Research Interests

Master's Thesis

Uses and Gratifications of Temporary Social Media: A Comparison of Snapchat and Facebook

This thesis compares the uses and gratifications of Snapchat versus Facebook Snapchat is considered a form of temporary social media because it is based on user generated content disappearing after a specified timeframe. This temporality is contrary to Facebook and other forms of social media that create a series of asynchronous online interactions that are more enduring.  Undergraduate students were surveyed in order to better understand their motivations to join, gratifications obtained, and frequency of use regarding each medium. Results of this study indicated that undergraduates were motivated to join Facebook to increase networking and motivated to join Snapchat because it enticed their curiosity and their friends are on it. Students reported greater gratifications from Snapchat than Facebook in all categories including modality, agency, interactivity, navigability, and privacy. This study provides insight into the growing popularity of temporary social media platforms. Gender differences and usage trends were also explored.  Females were shown to have greater motivations to join Facebook and Snapchat to monitor the lives of family, friends and others. Males had higher motivations to join Facebook to network and meet new people. Undergraduates’ Snapchat and Facebook use was positively associated with the agency gratification category. Undergraduates’ Facebook update frequency was negatively associated with the privacy gratification category. Privacy was isolated as a viable social media gratification, which shows its influence on social media users need to update. Temporary social media enables undergraduates to communicate more privately. Therefore, this study serves as a pioneering investigation of temporary social media. It also expanded current literature about Facebook’s uses and gratifications for younger adult segments.


Doctoral Dissertation

Teachers' End-User Attitudes toward the Implementation of School-Based Social Networking Sites in K-8 Schools: An Extension of the Technology Acceptance Model 

Advancement in technologies, such as smartphones and social networking sites (SNSs), are transforming traditional school-based communication in education. School-based SNSs are a web-based system that enables administrators and teachers to (1) create or join a semi-public online school community within a bounded system, (2) construct a virtual classroom with individual student profiles, or avatars, (3) invite parents and guardians to create a profile and link with their child’s profile, (4) and communicate with students, parents, and guardians about students’ school experiences using the classroom management and communication platform. ClassDojo, a school-based SNS, has over three million teachers and 35 million students using the platform (Williamson, 2017a). Teachers create and manage the virtual community; therefore, it is crucial to understand teachers’ end-user attitudes towards adopting school-based SNSs. An extension of the Technology Acceptance Model (TAM) examined K-8 teachers’ end-user attitudes to integrate school-based SNSs in United States’ primary and middle schools. The TAM’s foundation, extensions, and correlation to teachers’ attitudes towards technology presented as an ideal model to ground the study. Thus, using theoretical and empirical studies related to teachers’ adoption of technology and SNSs, this research study extended TAM using the following factors: (1) perceived usefulness (PU), (2) perceived ease of use (PEOU), (3) security awareness (SA), (4) subjective norm (SN), (5) attitude toward using SNSs (ATT), and (6) intention to use SNSs (ITU). TAM research traditionally relies on obtaining self-reported data from participants through survey.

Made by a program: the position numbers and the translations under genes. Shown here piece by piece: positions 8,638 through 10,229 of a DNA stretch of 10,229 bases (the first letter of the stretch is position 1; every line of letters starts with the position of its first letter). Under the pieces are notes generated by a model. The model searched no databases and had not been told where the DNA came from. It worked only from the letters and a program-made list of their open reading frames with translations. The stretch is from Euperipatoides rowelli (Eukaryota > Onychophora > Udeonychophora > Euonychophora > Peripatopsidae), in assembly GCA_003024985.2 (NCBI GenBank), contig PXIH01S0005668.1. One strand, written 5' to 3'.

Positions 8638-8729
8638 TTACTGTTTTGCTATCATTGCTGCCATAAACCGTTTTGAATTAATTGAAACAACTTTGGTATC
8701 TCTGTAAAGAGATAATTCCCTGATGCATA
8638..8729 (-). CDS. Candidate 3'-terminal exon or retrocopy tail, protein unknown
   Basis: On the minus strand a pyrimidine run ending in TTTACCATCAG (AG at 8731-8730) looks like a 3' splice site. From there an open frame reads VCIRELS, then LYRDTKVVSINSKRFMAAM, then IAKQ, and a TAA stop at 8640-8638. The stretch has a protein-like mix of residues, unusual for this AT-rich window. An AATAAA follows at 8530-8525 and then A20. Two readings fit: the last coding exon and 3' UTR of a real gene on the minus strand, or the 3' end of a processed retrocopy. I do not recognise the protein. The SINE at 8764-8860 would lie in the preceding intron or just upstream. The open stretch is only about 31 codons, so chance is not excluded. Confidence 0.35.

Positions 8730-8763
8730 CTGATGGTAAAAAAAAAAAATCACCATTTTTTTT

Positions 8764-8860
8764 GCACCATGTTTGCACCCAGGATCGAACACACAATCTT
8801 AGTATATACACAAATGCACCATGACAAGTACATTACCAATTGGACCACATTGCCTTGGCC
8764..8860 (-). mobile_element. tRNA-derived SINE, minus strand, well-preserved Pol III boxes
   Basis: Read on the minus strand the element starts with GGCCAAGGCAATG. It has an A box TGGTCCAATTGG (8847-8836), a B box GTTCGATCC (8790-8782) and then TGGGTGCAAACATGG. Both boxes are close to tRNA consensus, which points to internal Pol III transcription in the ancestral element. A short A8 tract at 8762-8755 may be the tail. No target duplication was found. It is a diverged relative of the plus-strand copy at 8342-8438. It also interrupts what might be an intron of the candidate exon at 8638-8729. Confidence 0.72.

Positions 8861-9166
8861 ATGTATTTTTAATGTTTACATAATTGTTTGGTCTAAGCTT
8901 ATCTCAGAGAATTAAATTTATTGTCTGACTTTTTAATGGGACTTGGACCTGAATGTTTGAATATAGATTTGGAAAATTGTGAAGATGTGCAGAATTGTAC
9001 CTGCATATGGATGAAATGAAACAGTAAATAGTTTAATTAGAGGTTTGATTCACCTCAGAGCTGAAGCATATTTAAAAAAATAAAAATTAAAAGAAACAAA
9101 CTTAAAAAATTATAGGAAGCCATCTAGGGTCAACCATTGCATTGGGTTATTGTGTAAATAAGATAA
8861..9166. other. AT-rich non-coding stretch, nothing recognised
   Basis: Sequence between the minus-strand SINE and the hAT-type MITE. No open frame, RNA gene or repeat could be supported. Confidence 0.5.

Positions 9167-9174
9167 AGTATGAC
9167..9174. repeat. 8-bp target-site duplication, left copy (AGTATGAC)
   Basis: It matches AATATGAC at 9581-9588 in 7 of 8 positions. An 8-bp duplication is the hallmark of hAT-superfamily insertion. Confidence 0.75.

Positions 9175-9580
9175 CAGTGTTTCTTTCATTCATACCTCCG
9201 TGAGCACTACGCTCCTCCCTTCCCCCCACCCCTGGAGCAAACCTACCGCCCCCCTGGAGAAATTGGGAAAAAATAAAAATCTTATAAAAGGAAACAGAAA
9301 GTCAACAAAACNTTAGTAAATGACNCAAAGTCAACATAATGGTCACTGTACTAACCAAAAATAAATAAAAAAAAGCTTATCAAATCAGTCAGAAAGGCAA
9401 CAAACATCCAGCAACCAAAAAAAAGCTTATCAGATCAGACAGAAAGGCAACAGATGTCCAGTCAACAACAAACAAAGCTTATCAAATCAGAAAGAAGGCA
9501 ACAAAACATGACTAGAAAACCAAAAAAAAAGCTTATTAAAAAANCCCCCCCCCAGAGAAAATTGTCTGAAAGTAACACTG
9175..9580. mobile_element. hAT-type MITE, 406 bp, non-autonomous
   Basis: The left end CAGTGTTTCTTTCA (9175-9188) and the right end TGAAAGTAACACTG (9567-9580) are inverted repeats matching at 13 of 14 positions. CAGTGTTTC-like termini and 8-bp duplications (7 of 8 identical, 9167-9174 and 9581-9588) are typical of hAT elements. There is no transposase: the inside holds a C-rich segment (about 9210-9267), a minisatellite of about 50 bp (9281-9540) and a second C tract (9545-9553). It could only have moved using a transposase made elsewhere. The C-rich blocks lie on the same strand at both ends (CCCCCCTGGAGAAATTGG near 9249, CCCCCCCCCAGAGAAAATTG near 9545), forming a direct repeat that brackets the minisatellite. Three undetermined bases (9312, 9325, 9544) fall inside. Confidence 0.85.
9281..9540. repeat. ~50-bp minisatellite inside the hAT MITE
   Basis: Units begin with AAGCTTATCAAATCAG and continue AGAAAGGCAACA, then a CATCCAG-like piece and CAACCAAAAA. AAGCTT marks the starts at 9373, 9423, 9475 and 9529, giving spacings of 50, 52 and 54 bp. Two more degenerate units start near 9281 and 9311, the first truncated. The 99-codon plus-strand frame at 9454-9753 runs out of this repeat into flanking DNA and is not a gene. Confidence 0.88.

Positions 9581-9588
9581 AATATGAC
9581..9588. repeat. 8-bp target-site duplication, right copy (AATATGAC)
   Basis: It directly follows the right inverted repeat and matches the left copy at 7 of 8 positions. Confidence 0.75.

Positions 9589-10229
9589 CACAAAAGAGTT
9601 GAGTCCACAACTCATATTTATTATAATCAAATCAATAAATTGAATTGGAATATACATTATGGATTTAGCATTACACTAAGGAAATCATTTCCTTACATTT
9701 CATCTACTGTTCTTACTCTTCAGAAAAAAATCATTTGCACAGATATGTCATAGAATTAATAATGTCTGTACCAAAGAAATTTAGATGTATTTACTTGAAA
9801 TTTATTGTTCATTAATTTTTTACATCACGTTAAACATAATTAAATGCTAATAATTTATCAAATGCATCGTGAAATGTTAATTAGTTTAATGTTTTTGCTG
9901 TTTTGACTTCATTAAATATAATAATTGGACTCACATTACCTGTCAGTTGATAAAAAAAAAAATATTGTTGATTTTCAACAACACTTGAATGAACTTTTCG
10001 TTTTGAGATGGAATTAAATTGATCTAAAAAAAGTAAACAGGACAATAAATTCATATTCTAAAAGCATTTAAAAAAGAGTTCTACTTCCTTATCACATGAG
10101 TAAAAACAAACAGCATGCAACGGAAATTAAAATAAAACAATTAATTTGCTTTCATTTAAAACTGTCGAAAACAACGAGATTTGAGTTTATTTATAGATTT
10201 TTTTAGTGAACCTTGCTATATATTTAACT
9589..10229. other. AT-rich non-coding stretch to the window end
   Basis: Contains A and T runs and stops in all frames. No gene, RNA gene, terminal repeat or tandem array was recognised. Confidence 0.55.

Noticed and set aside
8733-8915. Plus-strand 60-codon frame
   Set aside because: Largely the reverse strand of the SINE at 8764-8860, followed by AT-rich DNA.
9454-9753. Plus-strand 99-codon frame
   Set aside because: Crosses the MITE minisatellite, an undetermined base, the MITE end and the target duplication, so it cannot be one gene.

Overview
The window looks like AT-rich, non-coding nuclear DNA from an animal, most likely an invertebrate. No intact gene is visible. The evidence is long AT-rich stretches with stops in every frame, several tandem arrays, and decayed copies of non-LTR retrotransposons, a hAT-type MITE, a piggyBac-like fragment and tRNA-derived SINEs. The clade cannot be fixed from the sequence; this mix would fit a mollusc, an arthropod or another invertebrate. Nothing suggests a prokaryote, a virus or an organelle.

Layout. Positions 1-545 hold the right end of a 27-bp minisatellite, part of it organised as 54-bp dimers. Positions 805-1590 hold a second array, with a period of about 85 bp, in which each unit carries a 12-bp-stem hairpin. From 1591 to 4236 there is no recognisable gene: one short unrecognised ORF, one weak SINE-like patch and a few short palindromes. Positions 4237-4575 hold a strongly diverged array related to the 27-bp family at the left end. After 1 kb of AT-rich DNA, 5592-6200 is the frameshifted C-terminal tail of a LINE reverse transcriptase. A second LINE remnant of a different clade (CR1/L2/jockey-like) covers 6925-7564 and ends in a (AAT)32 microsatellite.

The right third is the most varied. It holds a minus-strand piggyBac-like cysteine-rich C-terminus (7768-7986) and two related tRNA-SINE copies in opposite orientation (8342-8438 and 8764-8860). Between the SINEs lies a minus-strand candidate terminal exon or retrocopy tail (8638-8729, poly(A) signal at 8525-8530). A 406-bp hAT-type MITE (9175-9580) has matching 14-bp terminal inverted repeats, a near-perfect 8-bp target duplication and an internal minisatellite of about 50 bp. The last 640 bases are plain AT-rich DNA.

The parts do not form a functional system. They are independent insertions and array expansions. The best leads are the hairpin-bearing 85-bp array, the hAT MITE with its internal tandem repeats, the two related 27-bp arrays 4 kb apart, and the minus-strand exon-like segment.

This survey-research collected data from 264 kindergarten to eighth-grade teachers throughout the United States. The survey data was used to analyze descriptive statistics between TAM variables, as well as perform path analyses on the relationships between the TAM variables. In this study, the TAM was extended to include subjective norm (SN) and security awareness (SA). In summary, a majority of K-8 teachers had a generally favorable attitude about ClassDojo’s: (1) perceived usefulness, (2) perceived ease of use, (3) security awareness, (4) subjective norm, (5) attitude towards use, and (6) intention to use. Path analysis with latent factors utilized multiple regressions to assess the direct and indirect influences of variables within a model (Hatcher, 2013). The extended TAM model was reliable and illustrated that seven out of the eight path analyses were statistically significant. Teachers’ attitudes towards ClassDojo use had the most statistically significant influence on teachers’ intentions to use ClassDojo. Similar to findings from traditional TAM studies, perceived usefulness had the largest statistically significant influence on teachers’ attitudes toward ClassDojo use. A thematic analysis of teachers’ comments about ClassDojo provided support for the extended TAM path analysis. In conclusion, this study synthesized other TAM variables to establish, the Teacher Technology Acceptance Model of Social Networking Sites (T-TAMS), to identify and explore factors that positively influenced K-8 teachers’ end-user attitudes towards school-based SNSs use. Lastly, limitations and future research were presented. This study advanced research on teachers’ TAM of SNSs, teachers’ end-user attitudes toward ClassDojo, and school-based communication. Thus, these findings can be used to boost ClassDojo’s adoption rates among K-8 schools in the United States.

Teachers_ End-User Attitudes Toward the Implementation of School- (1).pdf